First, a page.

In a bid to reposition South Africa as a Covid-19 safe destination and change damaging narratives currently associated with South Africa, South African Tourism (SA Tourism) and the Tourism Business Council of South Africa (TBCSA), are launching a Global PR communications Tourism Advocacy Programme, which forms part of the recent 'Tourism Road To Recovery Plan', adopted by national government and the tourism sector.
Over the years, South Africa as a tourism destination enjoyed positive competitive brand strength in key source markets globally and within its target traveller segments and trade partners.
The Department of Tourism, working together with the industry, developed the plan, outlining a set of interventions to ignite the recovery of the sector, and to place it on a path to long-term sustainability...
23 Apr 2021
Like most major tourism destinations, South Africa has also had adverse perceptions pertaining to safety and security, visa issuance and direct airlift but the destination allure overshadowed these as evidenced by the increasing tourism arrivals year on year.
In March 2020, the world went into a global travel shutdown due to the Covid-19 pandemic. Since then, there has been a gradual isolation of South Africa from a travel standpoint. This isolation is evident in the following ways
• Travel bans of South Africans travelling to global destinations;
• Adverse travel advisories: governments advising their citizens not to travel to South Africa;
• Adverse global media reports labelling South Africa as unsafe, from a COVID-19 standpoint; and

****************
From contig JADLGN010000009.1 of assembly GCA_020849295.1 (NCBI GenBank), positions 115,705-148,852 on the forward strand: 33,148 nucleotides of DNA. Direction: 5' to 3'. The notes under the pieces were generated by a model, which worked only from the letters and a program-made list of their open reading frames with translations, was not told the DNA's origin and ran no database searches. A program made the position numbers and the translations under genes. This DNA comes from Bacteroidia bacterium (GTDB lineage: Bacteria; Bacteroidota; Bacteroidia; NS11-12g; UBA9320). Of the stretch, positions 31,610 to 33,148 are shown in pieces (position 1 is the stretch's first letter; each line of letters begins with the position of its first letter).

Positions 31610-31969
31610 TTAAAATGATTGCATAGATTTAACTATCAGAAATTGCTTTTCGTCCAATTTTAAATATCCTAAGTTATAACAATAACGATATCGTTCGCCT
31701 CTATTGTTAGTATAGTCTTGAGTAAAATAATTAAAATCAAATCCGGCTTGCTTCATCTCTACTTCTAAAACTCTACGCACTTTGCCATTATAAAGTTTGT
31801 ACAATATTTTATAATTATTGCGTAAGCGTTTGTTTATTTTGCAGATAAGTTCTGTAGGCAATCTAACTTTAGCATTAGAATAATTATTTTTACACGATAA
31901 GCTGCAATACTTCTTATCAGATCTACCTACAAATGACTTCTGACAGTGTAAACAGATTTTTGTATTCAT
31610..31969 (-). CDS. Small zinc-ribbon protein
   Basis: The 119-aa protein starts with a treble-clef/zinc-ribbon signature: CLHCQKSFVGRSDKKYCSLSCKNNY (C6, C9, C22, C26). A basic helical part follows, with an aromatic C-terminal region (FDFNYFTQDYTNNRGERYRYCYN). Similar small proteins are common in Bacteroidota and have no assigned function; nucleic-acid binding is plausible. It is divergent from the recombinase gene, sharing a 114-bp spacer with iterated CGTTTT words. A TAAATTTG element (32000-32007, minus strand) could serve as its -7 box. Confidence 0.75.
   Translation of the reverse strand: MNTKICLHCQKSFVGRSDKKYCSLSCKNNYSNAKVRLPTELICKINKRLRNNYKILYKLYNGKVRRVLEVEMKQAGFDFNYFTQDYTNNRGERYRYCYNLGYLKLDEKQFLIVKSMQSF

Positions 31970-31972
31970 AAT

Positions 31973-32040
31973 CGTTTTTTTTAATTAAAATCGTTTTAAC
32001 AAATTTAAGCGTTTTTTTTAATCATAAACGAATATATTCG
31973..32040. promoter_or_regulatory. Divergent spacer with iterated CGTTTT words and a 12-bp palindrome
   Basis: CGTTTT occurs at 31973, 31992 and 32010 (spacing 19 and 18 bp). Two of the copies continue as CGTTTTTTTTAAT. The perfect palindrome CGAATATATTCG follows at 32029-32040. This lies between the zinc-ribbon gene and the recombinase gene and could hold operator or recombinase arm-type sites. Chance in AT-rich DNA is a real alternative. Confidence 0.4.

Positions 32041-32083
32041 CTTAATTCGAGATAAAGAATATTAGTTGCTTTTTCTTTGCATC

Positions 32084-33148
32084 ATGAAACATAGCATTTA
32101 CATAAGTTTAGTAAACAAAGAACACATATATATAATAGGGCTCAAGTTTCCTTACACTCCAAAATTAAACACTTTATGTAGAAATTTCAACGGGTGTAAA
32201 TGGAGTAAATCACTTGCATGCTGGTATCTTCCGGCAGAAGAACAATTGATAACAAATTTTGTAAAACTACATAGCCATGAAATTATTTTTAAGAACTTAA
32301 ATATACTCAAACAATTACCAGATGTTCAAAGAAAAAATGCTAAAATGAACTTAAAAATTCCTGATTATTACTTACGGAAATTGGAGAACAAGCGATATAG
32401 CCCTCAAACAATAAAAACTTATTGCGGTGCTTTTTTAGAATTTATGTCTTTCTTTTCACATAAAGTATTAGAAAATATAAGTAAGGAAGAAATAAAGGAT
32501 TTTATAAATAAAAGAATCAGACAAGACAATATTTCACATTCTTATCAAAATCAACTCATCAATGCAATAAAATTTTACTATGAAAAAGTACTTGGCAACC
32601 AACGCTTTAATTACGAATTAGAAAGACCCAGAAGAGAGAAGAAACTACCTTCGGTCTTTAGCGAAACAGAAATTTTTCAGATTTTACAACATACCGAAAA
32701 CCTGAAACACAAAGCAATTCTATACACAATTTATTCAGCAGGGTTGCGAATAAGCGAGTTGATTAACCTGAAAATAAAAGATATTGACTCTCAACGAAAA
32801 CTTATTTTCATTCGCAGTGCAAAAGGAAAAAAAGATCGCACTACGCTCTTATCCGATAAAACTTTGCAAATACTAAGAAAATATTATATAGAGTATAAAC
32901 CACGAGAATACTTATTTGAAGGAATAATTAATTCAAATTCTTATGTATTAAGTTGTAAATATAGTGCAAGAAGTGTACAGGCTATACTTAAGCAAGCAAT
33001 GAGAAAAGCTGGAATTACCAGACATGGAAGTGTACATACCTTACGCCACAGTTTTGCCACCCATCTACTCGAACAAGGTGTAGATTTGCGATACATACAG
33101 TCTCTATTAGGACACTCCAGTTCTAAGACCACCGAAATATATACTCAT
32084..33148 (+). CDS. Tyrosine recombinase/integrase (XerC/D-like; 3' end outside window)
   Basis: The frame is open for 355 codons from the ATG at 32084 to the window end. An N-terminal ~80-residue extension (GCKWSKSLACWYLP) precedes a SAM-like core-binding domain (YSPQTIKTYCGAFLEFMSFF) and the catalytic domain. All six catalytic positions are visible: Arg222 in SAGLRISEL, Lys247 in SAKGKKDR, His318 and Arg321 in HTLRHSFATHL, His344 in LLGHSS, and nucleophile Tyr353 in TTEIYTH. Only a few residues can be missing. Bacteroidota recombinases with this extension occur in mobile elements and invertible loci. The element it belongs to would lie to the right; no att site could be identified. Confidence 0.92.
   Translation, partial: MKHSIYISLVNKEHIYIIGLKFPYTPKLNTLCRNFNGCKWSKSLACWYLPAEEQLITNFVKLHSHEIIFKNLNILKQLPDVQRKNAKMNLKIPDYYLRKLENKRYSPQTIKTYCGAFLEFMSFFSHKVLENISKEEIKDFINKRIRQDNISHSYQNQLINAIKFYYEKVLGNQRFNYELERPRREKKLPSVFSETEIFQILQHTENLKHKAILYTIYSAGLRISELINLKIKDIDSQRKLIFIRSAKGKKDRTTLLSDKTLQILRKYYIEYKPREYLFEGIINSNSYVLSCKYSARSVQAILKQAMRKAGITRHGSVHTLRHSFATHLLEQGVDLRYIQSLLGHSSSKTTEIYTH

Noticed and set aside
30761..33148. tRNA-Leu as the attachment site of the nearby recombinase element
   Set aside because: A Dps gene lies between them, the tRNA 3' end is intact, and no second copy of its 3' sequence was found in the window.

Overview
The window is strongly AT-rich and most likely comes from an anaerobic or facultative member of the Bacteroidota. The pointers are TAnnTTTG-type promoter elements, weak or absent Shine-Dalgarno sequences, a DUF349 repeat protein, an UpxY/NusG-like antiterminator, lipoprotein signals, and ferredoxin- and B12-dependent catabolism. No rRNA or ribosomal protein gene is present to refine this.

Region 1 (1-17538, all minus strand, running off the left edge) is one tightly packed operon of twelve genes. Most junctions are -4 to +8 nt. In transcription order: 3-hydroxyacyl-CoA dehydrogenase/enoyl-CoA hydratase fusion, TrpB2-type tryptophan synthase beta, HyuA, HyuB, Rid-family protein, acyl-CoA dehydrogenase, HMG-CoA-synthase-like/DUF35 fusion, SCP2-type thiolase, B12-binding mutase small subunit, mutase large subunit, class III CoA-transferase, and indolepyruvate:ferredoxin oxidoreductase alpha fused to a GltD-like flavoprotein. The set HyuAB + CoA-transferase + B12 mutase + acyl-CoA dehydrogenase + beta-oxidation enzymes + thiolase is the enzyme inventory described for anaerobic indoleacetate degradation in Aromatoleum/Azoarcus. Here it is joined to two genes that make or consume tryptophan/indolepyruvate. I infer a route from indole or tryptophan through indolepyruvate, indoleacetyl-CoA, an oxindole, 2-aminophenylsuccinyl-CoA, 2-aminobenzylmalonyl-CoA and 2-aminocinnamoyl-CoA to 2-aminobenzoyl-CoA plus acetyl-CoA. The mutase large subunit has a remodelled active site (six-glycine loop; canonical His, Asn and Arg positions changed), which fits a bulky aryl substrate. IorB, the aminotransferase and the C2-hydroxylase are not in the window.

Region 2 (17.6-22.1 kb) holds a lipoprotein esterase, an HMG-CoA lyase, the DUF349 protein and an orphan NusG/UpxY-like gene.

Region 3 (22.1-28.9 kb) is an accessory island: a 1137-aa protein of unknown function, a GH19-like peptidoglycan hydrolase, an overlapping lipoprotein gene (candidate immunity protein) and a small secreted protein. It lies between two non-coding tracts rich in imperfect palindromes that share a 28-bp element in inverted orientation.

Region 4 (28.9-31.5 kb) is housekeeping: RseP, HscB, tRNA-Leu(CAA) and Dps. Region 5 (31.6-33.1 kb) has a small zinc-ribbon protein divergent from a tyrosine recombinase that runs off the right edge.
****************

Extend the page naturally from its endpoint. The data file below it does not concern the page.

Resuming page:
• The intensification of adverse reporting around the B.1.351 variant which has been inaccurately dubbed the 'South African Covid-19 variant'.
The above is in spite of positive efforts, achievements and globally acclaimed accolades of how the South African government and citizens have managed the destination through the pandemic.
In December 2020, South Africa’s top adviser on Covid-19, Professor Salim Abdool Karim, and his counterpart in the United States, Dr Anthony Fauci, were jointly awarded the John Maddox Prize for ‘standing up for science’ during the Covid-19 pandemic. The John Maddox Prize recognises the work of people around the world who promote science on a matter of public interest, facing difficulty or hostility in doing so.
"South Africa, like many other countries, is seeking ways to rebuild its tourism sector and economic contribution," says Sthembiso Dlamini, SA Tourism’s acting CEO.
"It is for this reason that South African Tourism is taking this as a unique opportunity to reposition South Africa (the brand) to the rest of the world by developing and implementing a global advocacy programme with the aim to re-ignite the South African brand, particularly at the back of the damage caused by the Covid-19 pandemic and the inaccurate labelling of the B.1.351 variant."
"The persisting negative global narrative in the Red List casts SA in a negative light in terms of how the country is handling the pandemic, and this has a negative effect on tourism attractiveness. This partnership between TBCSA and SA Tourism and the consequent global advocacy programme will assist in cementing the tourism recovery plan and will, as a result, revive the tourism sector," says Tshifhiwa Tshivhengwa, TBCSA CEO.
A comprehensive approach
Firstly, across all key source markets, the programme will focus on the causal issues for adverse travel positioning in each source market ranging from policy, trade, commercial, media, influential voices and social media dynamics.
Secondly, from a South Africa Inc. standpoint, the programme will address issues around messaging cohesion, dynamism, responsiveness, issue management and immediacy of crisis response protocols in tourism.
Thirdly, the programme will critically assess the supply-side visitor experience dynamics leveraging positivity and highlighting the gaps that the tourism sector may need to address in order to meet demand when markets mutually reopen with South Africa.
Lastly, there has been much innovation during the travel lockdown in the tourism sector. New experiences and products have developed, which the world tourism markets may not be aware of.
This programme seeks to find market access channels for these new products and experiences as part of projecting a confident proposition to the world.